"It takes your brain about 20 minutes to signal that you're full," says O'Riordan. "If you chew your food thoroughly and slow down mealtime, your body will have time to realize you're satiated."

5- Use smaller plates.

It's as simple as that: a larger plate means more food. "At meals, using a smaller plate, such as a salad plate, helps to maintain portions," says O'Riodan. This will help you remember how much food you're eating with little to no effort.

6- Don't refer to food as "bad."

It's pointless to call brownies "bad" and kale "good." Women who were denied chocolate for a week in a University of Toronto study had more cravings and were more likely to eat more chocolate.

A subsequent 2010 study confirmed the findings: If you tell yourself you can't have chocolate and try not to think about it, you'll obsess over... chocolate — and end up scarfing Snickers. It is related to the idea that you are a dieting failure, which causes you to feel guilty and overeat as a result. Remove the word "bad" from your vocabulary for a healthier relationship with food.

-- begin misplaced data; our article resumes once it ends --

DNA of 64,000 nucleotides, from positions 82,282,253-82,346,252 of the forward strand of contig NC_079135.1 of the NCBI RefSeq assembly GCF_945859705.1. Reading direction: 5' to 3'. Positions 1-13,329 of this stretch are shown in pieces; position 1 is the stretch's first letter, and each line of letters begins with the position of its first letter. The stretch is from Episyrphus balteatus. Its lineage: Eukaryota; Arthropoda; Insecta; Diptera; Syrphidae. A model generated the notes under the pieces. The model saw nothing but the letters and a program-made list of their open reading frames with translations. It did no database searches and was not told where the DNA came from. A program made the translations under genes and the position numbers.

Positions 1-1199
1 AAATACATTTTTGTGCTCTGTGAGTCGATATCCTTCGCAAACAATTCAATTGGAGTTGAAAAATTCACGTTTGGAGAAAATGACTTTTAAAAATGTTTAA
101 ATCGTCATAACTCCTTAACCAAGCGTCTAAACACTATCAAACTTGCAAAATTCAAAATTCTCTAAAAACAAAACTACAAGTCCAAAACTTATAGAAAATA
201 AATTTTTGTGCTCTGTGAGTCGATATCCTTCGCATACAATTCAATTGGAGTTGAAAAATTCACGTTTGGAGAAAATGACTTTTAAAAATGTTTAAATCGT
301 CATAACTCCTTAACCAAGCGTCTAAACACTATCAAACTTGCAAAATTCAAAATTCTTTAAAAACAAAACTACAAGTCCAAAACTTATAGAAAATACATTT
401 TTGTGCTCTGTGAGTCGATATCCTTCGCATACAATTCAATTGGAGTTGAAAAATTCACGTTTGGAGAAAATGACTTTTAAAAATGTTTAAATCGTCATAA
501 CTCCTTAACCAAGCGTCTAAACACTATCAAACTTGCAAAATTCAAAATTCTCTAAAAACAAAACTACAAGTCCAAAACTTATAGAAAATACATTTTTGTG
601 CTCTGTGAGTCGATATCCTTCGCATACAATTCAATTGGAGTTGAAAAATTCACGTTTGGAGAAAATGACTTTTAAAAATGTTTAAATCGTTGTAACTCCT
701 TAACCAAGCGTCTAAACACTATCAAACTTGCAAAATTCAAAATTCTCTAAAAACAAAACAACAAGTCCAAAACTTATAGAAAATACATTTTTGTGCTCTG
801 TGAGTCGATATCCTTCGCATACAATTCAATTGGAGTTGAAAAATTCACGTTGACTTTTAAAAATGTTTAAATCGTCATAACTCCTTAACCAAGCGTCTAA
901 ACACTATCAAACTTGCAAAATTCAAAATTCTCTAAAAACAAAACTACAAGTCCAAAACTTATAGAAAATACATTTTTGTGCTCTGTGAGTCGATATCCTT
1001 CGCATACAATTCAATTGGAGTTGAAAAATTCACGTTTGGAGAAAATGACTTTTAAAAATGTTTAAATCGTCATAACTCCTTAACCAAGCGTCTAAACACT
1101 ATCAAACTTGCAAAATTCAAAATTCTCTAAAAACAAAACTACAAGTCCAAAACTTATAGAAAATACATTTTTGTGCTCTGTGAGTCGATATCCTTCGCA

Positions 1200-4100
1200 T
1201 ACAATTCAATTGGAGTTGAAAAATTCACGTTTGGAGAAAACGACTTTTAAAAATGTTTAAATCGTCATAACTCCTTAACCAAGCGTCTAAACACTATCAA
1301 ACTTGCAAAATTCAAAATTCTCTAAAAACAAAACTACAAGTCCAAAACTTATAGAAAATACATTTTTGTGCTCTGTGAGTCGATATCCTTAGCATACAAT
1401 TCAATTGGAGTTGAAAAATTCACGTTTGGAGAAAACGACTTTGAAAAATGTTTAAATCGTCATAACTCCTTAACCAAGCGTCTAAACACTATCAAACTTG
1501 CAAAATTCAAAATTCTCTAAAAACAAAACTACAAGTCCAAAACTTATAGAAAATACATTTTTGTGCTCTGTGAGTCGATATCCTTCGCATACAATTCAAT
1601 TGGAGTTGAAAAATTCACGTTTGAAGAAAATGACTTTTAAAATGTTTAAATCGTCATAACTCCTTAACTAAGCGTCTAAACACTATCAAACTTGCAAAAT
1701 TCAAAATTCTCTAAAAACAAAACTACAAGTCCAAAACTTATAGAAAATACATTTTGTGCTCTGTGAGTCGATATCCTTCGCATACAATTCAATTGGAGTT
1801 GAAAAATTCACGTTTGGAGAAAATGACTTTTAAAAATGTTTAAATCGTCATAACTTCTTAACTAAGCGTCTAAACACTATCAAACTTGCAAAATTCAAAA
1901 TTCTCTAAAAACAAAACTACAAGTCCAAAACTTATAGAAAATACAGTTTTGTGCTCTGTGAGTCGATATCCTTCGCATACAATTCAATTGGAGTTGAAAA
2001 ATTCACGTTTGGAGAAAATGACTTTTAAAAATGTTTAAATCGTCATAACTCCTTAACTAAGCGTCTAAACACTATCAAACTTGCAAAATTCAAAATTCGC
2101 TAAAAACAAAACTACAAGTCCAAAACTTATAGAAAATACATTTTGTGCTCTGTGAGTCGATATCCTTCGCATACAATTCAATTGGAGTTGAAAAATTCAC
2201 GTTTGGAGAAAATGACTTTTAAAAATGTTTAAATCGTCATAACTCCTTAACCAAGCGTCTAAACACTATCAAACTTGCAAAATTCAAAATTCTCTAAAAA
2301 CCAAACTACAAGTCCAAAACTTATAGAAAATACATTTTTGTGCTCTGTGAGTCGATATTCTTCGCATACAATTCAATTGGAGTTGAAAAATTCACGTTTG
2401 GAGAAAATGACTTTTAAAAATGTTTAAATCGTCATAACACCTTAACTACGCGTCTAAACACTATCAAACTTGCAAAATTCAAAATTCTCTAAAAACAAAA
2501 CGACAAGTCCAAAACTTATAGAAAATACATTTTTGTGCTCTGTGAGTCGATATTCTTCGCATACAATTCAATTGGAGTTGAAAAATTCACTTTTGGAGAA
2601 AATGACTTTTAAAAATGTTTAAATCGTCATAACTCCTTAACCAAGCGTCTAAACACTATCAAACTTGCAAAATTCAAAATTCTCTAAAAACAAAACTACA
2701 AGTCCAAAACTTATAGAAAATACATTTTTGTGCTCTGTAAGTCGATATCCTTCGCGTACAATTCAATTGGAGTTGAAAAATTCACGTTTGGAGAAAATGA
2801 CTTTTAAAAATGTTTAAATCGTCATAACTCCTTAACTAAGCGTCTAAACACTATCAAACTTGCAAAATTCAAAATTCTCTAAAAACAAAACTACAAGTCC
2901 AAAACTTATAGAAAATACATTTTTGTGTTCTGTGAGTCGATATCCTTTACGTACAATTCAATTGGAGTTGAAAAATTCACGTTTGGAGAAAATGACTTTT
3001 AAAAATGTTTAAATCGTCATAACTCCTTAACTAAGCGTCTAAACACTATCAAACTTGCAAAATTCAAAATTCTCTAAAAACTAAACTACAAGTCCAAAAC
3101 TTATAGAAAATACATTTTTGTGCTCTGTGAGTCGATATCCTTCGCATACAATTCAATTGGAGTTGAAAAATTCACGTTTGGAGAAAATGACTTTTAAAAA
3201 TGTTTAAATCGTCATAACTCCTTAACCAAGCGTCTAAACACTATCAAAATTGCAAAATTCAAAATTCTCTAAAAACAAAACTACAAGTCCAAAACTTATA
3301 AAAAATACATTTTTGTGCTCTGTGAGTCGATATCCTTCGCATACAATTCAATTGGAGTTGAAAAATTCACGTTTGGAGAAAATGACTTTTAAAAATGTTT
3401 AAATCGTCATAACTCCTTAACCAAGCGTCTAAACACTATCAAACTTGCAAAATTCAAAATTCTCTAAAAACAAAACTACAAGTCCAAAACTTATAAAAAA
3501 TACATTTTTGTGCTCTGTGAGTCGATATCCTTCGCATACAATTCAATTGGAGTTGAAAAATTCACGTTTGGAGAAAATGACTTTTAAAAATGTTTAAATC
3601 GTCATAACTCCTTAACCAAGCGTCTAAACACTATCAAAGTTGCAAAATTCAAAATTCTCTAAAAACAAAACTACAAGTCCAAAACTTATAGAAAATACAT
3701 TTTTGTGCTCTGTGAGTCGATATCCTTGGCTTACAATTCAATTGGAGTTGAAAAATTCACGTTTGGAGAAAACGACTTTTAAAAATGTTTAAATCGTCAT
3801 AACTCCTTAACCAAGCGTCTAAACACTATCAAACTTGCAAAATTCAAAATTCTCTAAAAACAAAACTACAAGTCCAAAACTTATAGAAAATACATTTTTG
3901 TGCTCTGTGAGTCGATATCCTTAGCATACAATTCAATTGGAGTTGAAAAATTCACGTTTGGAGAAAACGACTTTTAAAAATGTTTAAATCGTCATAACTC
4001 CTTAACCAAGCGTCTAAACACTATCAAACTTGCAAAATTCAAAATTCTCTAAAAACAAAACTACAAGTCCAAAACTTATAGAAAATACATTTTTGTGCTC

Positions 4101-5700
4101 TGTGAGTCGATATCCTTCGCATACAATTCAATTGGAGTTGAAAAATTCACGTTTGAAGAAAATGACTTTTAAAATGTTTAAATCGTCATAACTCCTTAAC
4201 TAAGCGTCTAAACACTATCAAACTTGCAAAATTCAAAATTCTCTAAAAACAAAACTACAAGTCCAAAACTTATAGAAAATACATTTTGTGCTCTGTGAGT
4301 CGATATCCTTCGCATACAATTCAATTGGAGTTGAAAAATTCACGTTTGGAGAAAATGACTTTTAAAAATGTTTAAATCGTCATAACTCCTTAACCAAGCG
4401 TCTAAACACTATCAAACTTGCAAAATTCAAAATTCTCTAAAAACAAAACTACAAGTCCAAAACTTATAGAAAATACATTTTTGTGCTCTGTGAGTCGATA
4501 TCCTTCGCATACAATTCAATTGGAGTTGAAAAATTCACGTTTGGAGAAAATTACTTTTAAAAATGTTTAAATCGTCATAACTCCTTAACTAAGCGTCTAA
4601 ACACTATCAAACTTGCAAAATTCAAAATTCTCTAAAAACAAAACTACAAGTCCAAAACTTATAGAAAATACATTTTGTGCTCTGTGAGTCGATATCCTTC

7- Drink water.

Not only is staying hydrated important for overall health (especially when exercising), but we sometimes confuse thirst with hunger, according to the Mayo Clinic. "Staying hydrated is critical for weight loss and overall health," registered dietitian Jackie London told Woman's Day.

While sugary beverages like soda, juice, sweetened coffee, and cocktails may be tempting, try to drink plenty of water instead. Keep a pitcher of water at your desk as a reminder, and carry a reusable water bottle with you when you're on the go.

8- Don't waste time on diet foods.

In theory, foods with low-fat or low-calorie labels sound appealing. The issue is that they are frequently highly processed and high in carbs. "These will be converted to sugar in your body and may contribute to weight gain," Heiser says. Furthermore, after removing the fat, companies enhance these products by adding sugar, salt, and other additives.

"Even women who don't diet read ingredient labels," says Lori Shemek, PhD, author of Fight FAT Inflammation. But they do it to cut through the confusing health claims plastered across the front of the package and get to the bottom of what's really in the food.